ExtrasIt is great to hear a couple of enjoyable, anecdote-rich and easygoing guys yakking on about the film they've made. But when those two are Jerry Zucker and Hunt Lowry and the film in question is First Knight, then it is a chore - and one that I didn't stay the distance with, I'm afraid. Although wide-ranging and quite informative, I found that I just wasn't interested in what they had to say about producing such a waste of effort as this, and all the back-slapping in the world couldn't convince me otherwise.
A considerably better track in my opinion is the second one, in which we are treated to an altogether more critical examination of the film and how closely (or rather doesn't) it comes to the accepted and studied legends of King Arthur as passed down by Geoffrey of Monmouth, French poet Chretien de Troyes and ultimately shaped into the stories we now know and love by Sir Thomas Malory. An Canadian academic enjoys guiding us through the mistakes and narrative flaws of the film, keenly picking up on areas of medieval errors in weaponry, costumes, buildings, strategy etc. He likes the film - as hokum - and his ability to put everything into some form of context - movie-escapism, historical fact and accepted folklore from the Romancers who originally quilled all this stuff down - is pretty impressive. Personally, I love the stories and have pored over them many times in their many incarnations and throughout a multitude of variations, so I found this track to be highly entertaining and thought-provoking. Plus, this is an unusual step for a commentary track, I feel, as it is very un-promotional.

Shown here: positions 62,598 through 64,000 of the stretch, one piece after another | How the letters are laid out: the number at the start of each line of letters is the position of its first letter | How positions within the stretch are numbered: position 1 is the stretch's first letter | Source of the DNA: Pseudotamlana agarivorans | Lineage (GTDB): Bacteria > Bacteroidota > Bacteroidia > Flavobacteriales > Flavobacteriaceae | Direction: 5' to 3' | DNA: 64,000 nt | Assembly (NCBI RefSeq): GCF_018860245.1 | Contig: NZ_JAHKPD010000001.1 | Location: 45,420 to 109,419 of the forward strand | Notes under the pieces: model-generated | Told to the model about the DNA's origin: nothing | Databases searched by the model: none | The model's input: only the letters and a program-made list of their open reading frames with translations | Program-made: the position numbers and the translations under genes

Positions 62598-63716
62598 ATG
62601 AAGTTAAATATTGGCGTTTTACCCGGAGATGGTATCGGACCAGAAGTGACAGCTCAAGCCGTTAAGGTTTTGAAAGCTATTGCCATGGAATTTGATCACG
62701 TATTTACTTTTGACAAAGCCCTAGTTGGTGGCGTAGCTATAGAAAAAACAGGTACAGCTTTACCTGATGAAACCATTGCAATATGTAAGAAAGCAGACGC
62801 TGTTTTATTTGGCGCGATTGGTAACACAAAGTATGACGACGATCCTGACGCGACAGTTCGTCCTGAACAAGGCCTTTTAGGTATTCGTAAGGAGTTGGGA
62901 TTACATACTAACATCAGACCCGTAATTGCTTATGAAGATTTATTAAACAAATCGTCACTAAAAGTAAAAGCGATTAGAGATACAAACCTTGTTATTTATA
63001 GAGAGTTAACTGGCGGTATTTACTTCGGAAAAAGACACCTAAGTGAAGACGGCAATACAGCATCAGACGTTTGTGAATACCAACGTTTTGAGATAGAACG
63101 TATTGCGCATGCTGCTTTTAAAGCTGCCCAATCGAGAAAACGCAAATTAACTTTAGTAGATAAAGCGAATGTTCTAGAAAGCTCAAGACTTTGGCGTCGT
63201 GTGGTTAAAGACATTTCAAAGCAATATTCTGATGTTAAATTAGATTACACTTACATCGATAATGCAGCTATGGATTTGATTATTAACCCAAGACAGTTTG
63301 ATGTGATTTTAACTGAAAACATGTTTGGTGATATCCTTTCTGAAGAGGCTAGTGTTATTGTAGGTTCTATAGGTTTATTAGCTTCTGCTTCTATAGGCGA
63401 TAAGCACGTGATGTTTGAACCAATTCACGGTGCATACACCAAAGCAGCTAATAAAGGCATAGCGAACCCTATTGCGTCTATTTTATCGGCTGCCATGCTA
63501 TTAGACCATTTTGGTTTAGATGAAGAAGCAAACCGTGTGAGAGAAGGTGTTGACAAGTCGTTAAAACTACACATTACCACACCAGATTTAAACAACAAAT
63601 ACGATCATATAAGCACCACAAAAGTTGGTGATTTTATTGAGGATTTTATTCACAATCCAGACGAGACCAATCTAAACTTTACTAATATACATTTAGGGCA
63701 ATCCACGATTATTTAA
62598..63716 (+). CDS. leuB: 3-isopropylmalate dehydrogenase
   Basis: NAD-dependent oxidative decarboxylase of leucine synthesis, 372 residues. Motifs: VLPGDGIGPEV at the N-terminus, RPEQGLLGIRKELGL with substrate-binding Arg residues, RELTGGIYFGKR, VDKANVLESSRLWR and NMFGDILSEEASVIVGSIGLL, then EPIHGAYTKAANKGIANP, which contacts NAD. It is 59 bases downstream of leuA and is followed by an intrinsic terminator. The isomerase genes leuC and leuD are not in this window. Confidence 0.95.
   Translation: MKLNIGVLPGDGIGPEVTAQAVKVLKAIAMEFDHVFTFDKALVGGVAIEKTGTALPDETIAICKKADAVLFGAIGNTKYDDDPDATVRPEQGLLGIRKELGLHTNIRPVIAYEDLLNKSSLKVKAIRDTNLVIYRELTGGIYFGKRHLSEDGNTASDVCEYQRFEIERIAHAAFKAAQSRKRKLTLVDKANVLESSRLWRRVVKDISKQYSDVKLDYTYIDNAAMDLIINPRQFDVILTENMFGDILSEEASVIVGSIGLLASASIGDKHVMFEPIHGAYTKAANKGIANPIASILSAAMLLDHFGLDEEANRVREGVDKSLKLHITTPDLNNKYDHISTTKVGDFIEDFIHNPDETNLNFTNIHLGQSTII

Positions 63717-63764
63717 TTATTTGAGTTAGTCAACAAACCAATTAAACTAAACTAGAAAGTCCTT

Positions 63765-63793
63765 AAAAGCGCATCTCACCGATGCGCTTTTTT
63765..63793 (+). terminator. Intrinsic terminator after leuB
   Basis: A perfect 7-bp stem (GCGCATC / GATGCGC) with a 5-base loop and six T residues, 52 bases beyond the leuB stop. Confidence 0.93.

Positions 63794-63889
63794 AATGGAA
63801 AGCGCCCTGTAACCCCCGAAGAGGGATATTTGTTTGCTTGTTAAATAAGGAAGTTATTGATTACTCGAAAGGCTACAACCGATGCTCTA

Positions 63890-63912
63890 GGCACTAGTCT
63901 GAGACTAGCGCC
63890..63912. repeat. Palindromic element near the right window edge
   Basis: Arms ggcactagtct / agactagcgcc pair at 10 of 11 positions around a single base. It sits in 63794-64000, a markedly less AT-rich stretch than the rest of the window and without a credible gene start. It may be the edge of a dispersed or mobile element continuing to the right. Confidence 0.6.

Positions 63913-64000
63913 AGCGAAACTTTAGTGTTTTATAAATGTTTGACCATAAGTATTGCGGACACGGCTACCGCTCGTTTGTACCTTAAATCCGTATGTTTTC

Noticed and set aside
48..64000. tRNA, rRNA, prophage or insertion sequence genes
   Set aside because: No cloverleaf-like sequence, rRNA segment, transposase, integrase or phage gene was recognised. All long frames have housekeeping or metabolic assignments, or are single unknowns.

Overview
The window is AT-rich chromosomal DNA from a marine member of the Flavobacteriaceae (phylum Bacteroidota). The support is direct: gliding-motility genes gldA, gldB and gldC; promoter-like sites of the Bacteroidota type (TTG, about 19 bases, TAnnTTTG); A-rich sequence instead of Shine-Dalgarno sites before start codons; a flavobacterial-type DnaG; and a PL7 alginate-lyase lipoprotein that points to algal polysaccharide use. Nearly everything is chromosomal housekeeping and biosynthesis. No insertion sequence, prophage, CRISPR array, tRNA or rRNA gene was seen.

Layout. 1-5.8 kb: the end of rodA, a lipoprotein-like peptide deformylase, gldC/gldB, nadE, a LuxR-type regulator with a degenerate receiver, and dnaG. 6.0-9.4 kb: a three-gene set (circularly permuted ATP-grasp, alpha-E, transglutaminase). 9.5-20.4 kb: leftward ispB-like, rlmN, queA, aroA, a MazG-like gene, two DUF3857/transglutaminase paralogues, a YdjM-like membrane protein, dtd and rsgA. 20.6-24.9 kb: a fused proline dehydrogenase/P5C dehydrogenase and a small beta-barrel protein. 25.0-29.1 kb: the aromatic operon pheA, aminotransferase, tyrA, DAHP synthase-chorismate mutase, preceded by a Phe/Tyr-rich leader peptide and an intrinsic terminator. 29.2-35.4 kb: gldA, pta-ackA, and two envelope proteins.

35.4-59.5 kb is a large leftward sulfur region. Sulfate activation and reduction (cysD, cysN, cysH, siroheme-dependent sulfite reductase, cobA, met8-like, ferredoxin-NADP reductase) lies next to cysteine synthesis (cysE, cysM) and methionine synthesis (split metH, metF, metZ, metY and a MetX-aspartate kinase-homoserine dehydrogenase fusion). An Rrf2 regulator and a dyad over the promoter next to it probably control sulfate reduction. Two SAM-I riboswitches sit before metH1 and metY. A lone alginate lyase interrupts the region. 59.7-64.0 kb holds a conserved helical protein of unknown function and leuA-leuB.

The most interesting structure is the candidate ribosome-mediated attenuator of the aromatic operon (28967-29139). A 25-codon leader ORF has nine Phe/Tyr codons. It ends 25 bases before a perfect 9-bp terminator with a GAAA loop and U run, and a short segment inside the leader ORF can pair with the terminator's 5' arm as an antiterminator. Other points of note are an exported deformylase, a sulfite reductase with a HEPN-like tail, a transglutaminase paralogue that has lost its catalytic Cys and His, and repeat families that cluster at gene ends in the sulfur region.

Next up, there are some Deleted and Extended Scenes. Four of them in all, with a Play All option. Nothing stands out, folks. We get some horse selection from Arthur and some horse-play from Guinevere and then we get some horse-whispering from Lancelot. There is some sword-talk between Arthur and Lancelot and then a very poor scene detailing a virtually wordless exchange between Lancelot and Guinevere. All of these are in poor condition, with damage aplenty and some terrible sound drop-out.